UVa 102: Ecological Bin Packing

UVa 102: Ecological Bin Packing

Written by on 2 January 2013

Topics: UVa Online Judge

We’re back to doing another simple UVa Online Judge problem, and this time we take on problem 102, Ecological Bin Packing. In the problem we are asked to solve a bin packing problem about recycling glass. It can be easily solved with brute force, but requires careful coding. Enough yapping, let’s take a look at the problem description.

Interpretation

We have three bins, each of which contains some number of bottles. There are three types of bottles; brown, green and clear, denoted by “B”, “G” and “C”, respectively. We are given how many  bottles of each type are in each bin.

In this particular example are 9 bottles. The first bin contains two brown bottles and one clear bottle, the second bin contains four green bottles, and the third bin contains two clear bottles. The problem description tells us that we are recycling the bottles, and we must sort them so that there is only one type of bottles in each bin. For the example above, we could have moved the two brown bottles in the first bin to the third bin, and the two clear bottles in the third bin to the first bin.

Now there is only one type of bottles in each bin; clear bottles in the first bin, green bottles in the second bin, and brown bottles in the third bin. We had to move four bottles to accomplish this. But lets go back to the previous example. We can also achieve this kind of sorting by moving only one bottle: the clear bottle in the first bin to the third bin.

In fact, that is exactly what the problem description is asking about: the minimum number of bottles that need be moved in order to have only one type of bottle in each bin. We are also asked to return in what order the bottle types will be after they have been moved to their correct places. For example, in the last image, brown bottles are in the first bin, green bottles in the second bin and clear bottles in the third bin. So the order is brown, green, clear, or simply “BGC”. If there are multiple orders that would result in the minimum move count, then we are asked to output the order which has the  alphabetically first  string representation. Therefore “CBG” would be chosen instead of “GBC”, assuming they both have the minimum move count.

Implementation

So how do we find the minimum move count? First we must notice that if we decide some order in which to put the bottle types, for example “CBG”, then we can easily compute how many moves we would need by counting how many bottles are in the wrong bin according to the bottle type order. There are only possible permutations of the bottle order that we can choose, so looping through each permutation and computing the move count of that particular order is completely feasible. Then we just keep track of the lowest move count, along with its alphabetically first bottle type order, that we’ve found so far.

Since there are only six possible permutations, we’re probably faster to manually write each of them down instead of writing a special function to generate them. Then we also need to be careful when we write the implementation – there are a lot of multiple dimensional arrays and indices that can go wrong. When we’re finished, the code might look something like this:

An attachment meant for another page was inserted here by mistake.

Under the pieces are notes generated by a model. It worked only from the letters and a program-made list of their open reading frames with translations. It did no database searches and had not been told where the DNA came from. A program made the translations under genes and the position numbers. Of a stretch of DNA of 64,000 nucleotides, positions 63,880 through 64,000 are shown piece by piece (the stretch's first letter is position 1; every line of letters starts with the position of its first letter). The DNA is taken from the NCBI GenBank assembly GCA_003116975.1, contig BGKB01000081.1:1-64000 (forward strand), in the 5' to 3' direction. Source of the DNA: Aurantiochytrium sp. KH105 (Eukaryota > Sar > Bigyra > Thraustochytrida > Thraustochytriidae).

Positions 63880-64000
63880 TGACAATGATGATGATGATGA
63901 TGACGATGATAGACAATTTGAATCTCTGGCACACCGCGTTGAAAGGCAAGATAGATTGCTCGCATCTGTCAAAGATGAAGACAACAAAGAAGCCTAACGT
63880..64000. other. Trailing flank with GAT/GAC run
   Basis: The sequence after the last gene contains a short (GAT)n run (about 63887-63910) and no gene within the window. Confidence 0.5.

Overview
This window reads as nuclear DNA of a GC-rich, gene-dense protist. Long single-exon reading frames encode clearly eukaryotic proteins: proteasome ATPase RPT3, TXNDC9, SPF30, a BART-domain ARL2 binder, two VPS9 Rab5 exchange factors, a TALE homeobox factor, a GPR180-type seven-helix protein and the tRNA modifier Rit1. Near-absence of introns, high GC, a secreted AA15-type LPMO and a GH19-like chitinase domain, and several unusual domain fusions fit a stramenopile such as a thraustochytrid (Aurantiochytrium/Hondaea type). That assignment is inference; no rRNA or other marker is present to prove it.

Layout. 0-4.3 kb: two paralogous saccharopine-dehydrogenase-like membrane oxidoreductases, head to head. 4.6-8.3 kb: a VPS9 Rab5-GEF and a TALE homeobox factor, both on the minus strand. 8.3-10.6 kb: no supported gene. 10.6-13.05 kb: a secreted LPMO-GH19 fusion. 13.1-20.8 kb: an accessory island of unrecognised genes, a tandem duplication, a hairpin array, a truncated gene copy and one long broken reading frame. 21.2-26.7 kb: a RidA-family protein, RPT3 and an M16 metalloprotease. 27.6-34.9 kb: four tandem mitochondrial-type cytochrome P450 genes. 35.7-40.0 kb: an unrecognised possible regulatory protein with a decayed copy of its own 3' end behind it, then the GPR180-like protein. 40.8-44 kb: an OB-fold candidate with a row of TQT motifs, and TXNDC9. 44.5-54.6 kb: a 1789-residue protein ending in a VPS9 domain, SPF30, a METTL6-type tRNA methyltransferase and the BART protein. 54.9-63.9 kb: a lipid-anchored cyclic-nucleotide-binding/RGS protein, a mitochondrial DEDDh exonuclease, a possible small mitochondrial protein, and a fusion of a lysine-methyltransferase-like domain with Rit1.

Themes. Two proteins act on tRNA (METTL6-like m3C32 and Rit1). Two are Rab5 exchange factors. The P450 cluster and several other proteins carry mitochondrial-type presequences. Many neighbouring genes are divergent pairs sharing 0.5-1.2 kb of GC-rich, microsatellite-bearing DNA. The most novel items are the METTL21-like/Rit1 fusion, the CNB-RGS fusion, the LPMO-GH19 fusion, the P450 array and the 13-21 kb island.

Scanner in = new Scanner(System.in);
PrintWriter out = new PrintWriter(System.out, true);

// types of bottles: brown, green, clear
char[] bottleType = { 'B', 'G', 'C' };

// all 6 possible permutations of bottle type-to-bin mappings
int[][] permutations = {
	{ 0, 1, 2 },
	{ 0, 2, 1 },
	{ 1, 0, 2 },
	{ 1, 2, 0 },
	{ 2, 0, 1 },
	{ 2, 1, 0 }
};

// bottles[i][j] are the number of type j bottles in bin i
int[][] bottles = new int[3][3];

// while there is a test case left
while (in.hasNextInt()) {

	// the minimum bottle move-count so far,
	// initially -1 to indicate that we haven't found anything yet
	int minCount = -1;

	// the string representation of the permutation with the minimum bottle move-count so far
	String minPerm = "";

	// read in the bottle counts
	for (int i = 0; i < 3; i++) {
		for (int j = 0; j < 3; j++) {
			bottles[i][j] = in.nextInt();
		}
	}

	// loop through each permutation
	for (int i = 0; i < permutations.length; i++) {

		// count how many bottles need to be moved
		int curCount = 0;

		// j is the current bin, and permutations[i][j] is the bottle-type that we want in that bin
		for (int j = 0; j < 3; j++) {

			// go through all each bottle-type k
			for (int k = 0; k < 3; k++) {

				// if the current bottle type is not supposed to be in the current bin
				if (permutations[i][j] != k) {

					// then we need to move them, and we're counting how many we need to move
					curCount += bottles[j][k];
				}
			}
		}

		// the string representing the current permutation, example: "GCB"
		String curPerm = "" + bottleType[permutations[i][0]] + bottleType[permutations[i][1]] + bottleType[permutations[i][2]];

		// if this is the first permutation we try, or if the current bottle move-count is less than the minimum bottle move-count,
		// or the current bottle move-count is equal to the minimum bottle move-count and the permutation string is less than the
		// permutation string of the minimum bottle move-count
		if (minCount == -1 || curCount < minCount || (curCount == minCount && curPerm.compareTo(minPerm) < 0))
		{
			// then this is the best permutation so far
			minCount = curCount;
			minPerm = curPerm;
		}
	}

	// print the minimum bottle move-count and the permutation string
	out.println(minPerm + " " + minCount);
}

Conclusion

And that pretty much sums it up. The complete source code is located here.
Leave a comment if you have any questions, or if you want to tell us how you solved the problem.

1 Comment For This Post I'd Love to Hear Yours!

  1. Siegrift says:

    nice.

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